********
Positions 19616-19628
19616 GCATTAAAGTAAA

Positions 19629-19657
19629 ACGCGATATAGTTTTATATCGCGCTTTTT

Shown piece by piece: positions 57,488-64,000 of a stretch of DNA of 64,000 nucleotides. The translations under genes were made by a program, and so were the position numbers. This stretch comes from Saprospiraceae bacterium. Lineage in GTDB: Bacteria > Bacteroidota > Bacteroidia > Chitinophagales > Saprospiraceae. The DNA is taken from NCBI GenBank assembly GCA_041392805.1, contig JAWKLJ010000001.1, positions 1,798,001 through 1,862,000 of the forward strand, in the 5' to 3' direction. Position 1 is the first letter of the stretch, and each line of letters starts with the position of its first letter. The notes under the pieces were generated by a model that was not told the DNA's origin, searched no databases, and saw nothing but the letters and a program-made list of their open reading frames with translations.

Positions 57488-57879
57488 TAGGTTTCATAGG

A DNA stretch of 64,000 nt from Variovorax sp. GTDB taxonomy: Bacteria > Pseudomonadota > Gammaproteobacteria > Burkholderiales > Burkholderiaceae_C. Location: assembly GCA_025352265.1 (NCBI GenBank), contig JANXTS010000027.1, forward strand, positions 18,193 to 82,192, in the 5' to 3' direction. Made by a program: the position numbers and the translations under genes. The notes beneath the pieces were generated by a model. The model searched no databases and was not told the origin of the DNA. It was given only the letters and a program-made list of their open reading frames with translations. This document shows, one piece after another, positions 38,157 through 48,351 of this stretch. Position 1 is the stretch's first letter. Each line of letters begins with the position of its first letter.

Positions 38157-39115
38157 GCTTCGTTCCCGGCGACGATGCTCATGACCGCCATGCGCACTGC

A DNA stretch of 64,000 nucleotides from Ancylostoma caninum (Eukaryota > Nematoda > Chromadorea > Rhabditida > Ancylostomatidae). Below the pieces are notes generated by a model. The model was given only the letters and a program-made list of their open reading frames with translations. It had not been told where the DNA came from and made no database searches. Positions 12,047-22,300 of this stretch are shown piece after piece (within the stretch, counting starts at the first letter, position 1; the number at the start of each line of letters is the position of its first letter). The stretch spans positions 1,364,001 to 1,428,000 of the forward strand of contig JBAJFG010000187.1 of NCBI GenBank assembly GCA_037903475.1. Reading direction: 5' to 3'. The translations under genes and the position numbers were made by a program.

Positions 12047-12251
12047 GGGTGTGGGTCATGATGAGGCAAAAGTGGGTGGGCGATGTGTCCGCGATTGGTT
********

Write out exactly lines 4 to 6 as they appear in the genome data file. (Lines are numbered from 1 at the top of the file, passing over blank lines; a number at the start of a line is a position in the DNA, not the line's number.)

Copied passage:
19629 ACGCGATATAGTTTTATATCGCGCTTTTT

Shown piece by piece: positions 57,488-64,000 of a stretch of DNA of 64,000 nucleotides. The translations under genes were made by a program, and so were the position numbers. This stretch comes from Saprospiraceae bacterium. Lineage in GTDB: Bacteria > Bacteroidota > Bacteroidia > Chitinophagales > Saprospiraceae. The DNA is taken from NCBI GenBank assembly GCA_041392805.1, contig JAWKLJ010000001.1, positions 1,798,001 through 1,862,000 of the forward strand, in the 5' to 3' direction. Position 1 is the first letter of the stretch, and each line of letters starts with the position of its first letter. The notes under the pieces were generated by a model that was not told the DNA's origin, searched no databases, and saw nothing but the letters and a program-made list of their open reading frames with translations.

Positions 57488-57879